My husband is the DM, and he made a custom race for me — a tiny fey. The only problem is the the size of a Potion of Cure Light Wounds: it would be a bathtub for me, due to being 8 inches tall. We were thinking of quick drink/swift drink feat/rage power for barbarians, but I am a rogue.

How can I drink a cure light wounds potion without being bloated and/or dying from the potion itself?

Is there a way to get tiny potions that can do the same thing for a tiny person?

  • \$\begingroup\$ Related: How much does a potion weigh? \$\endgroup\$
    – Chemus
    Apr 11, 2017 at 3:05
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    \$\begingroup\$ Note that an 8 inch creature is technically in the Diminutive category. d20pfsrd.com/gamemastering/combat/… \$\endgroup\$ Apr 11, 2017 at 4:01
  • \$\begingroup\$ Hey all - we don't do list questions/brainstorms here on RPG.SE. I'm sorry some answers are being downvoted, but it's because they are not answering the question, and are instead providing "a neat idea." \$\endgroup\$
    – mxyzplk
    Apr 11, 2017 at 13:59
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    \$\begingroup\$ I misread "Tina Fey Custom Race" in the Hot Network Questions area. Not disappointed that I clicked it. \$\endgroup\$
    – Gavin42
    Apr 11, 2017 at 18:54
  • \$\begingroup\$ Just a reminder: The comments aren't the place for chatting about the hypothetical situation, asking new questions, or suggesting solutions. For that stuff we have Role-playing Games Chat, the Ask button, and the Answer button, respectively. Thanks! \$\endgroup\$ Apr 12, 2017 at 7:46

3 Answers 3


The rules read

When an article of magic clothing or jewelry is discovered, most of the time size shouldn’t be an issue. Many magic garments are made to be easily adjustable, or they adjust themselves magically to the wearer. Size should not keep characters of various kinds from using magic items.

There may be rare exceptions, especially with racial specific items.

You see, the rules insist that any character should be able to use most magic items. Size should not be an issue.

How you narrate it is up to you and the DM. Either you say the potion magically shrinks to appropriate size, or only a small portion of the liquid is sufficient to make the magic work (and the rest of the liquid nonmagical), your variant. Rules are not made to limit your imagination, only to make the game properly balanced. Just make sure that the effect of the potion does not change.

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    \$\begingroup\$ Note that even if only a small portion of the liquid is necessary, it should probably still consume the entire potion, or at least render the rest inert. \$\endgroup\$
    – KRyan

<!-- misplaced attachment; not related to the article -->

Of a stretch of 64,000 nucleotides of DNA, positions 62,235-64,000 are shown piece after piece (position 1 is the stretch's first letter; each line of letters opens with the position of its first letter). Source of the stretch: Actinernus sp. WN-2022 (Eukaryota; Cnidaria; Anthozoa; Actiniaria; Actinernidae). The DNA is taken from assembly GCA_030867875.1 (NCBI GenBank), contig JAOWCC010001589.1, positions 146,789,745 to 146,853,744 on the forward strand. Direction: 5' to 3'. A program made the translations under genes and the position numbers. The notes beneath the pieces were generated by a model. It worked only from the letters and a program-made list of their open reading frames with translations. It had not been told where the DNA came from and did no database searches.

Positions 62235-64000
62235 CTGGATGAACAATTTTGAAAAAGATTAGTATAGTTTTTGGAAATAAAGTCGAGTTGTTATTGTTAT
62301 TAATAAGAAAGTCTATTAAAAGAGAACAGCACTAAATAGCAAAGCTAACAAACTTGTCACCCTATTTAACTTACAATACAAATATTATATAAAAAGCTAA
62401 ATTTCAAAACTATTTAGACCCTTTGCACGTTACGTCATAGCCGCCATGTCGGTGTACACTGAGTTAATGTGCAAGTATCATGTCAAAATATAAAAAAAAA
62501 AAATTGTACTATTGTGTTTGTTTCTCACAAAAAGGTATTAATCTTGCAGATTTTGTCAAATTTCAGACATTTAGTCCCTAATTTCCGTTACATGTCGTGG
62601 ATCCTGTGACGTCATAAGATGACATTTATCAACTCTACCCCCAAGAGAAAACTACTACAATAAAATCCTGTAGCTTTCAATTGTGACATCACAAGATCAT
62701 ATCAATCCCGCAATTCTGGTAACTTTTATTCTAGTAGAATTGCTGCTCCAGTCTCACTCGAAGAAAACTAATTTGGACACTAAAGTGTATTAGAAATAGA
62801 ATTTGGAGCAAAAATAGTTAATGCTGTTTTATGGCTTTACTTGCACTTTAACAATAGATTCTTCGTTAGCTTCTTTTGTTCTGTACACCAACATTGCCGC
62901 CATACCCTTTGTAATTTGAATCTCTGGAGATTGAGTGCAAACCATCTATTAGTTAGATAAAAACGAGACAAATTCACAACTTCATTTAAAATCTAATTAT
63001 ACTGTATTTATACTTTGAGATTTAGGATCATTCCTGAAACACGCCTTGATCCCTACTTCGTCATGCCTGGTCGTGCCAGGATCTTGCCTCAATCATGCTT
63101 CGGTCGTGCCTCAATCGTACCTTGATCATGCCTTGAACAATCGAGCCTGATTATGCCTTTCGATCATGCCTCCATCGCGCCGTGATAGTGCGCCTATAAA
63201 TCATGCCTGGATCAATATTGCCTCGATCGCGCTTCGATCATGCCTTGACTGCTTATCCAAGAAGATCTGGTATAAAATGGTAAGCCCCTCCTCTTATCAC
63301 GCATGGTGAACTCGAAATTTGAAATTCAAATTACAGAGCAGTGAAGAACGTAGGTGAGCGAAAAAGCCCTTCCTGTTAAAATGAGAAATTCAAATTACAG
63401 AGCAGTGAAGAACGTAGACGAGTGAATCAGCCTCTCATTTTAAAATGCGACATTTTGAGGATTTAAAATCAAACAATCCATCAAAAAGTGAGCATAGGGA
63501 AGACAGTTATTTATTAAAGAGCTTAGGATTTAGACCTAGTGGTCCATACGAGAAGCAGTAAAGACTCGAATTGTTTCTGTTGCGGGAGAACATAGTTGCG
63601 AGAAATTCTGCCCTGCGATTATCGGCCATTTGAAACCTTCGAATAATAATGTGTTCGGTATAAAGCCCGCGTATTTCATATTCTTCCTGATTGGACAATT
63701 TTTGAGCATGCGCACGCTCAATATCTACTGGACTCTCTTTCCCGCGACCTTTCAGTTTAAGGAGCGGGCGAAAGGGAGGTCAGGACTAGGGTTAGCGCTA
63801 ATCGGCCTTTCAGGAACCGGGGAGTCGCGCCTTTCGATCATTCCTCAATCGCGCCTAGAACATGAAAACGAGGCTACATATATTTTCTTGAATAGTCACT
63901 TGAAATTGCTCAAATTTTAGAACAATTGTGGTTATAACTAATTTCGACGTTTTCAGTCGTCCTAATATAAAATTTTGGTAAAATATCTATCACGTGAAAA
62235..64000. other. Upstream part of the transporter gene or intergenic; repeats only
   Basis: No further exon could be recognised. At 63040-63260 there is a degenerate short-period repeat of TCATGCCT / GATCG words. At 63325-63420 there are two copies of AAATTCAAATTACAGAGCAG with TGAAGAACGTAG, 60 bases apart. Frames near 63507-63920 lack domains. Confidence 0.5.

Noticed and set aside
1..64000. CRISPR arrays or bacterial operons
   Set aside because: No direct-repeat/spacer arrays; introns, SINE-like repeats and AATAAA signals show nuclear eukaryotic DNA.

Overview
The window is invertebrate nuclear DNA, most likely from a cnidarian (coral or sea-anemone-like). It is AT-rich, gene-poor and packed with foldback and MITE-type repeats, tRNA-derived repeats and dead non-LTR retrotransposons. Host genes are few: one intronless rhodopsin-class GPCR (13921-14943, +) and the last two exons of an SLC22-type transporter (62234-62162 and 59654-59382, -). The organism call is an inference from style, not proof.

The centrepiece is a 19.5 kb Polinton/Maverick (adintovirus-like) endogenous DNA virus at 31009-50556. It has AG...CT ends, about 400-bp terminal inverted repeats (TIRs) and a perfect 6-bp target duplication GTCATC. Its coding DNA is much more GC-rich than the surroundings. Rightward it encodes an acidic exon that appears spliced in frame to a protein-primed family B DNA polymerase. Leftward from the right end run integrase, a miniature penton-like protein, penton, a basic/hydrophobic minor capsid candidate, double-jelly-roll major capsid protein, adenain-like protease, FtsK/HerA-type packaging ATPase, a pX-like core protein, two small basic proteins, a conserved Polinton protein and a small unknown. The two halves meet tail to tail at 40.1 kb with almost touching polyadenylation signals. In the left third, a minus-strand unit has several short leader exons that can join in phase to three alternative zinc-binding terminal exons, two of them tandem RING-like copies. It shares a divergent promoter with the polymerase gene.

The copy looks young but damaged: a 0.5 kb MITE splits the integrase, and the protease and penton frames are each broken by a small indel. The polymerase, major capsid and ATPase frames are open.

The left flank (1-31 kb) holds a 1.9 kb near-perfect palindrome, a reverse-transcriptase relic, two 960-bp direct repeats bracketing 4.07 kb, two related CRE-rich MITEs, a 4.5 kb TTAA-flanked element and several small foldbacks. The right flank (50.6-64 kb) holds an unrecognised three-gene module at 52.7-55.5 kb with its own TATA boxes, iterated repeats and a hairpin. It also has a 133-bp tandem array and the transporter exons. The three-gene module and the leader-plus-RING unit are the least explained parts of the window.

Apr 11, 2017 at 1:42
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    \$\begingroup\$ @KRyan I meant that, but you are right, it may not be obvious to everyone. \$\endgroup\$
    – Ols
    Apr 11, 2017 at 1:47
  • \$\begingroup\$ Comments are not for extended discussion; this conversation has been moved to chat. \$\endgroup\$
    – mxyzplk
    Apr 11, 2017 at 13:59

Potions in Pathfinder may be littler than initially imagined

Popular culture frequently depicts magic potions as being of significant quantity. A Medium creature hears magic potion and may imagine something like this:

Original image available at https://www.shutterstock.com/video/search/magic-potion Chug! Chug! Chug!

However, in Pathfinder, the "typical potion or oil consists of 1 ounce of liquid held in a ceramic or glass vial fitted with a tight stopper. The stoppered container is usually no more than 1 inch wide and 2 inches high." So when a Medium creature actually gets that magic potion, he ends up with something closer to this:

Original image available through https://www.tumblr.com/search/danger%20mysteries Swig, I guess?

Only the littlest of Fine creatures could bathe in a Pathfinder potion vial!

The rules want creatures of all sizes drinking potions

Like this fine answer mentions, the game would have most magic items not be significantly restricted due to a creature's size.

Thus a Tiny, Diminutive, or Fine creature in Pathfinder has no special rules for potion consumption despite the creature's size. Likewise, a Huge, Gargantuan, or Colossal creature, for example, does not fumble with the itty-bitty potion bottle nor does it find itself less affected by the potion for having consumed, by comparison, only a drop.

As long as a creature "removes the stopper and swallows the potion," the magic potion will take effect normally. How much needs to be consumed is where the GM fits into this equation, but ruling that a creature consumes enough of the potion to activate the magic and this leaves the undrunk portion of the potion nonmagical seems a reasonable enough nod to magical verisimilitude (oxymoron notwithstanding).

Note that some creatures just can't use potions. Creatures that are incorporeal, for instance, are specifically barred from using potions, as are creatures affected by the spell iron body, but, since nothing stops even a skeleton from benefiting from a magic potion, a Tiny creature that possesses both lips and a belly should have no problem.


The potion could be sized according to the size of the creature using it and you could say something along the lines of bigger creatures needing more potion because they have more blood to dilute it. So instead of having a normal-sized portion of healing potion it could be scaled down to fit your fairy character.


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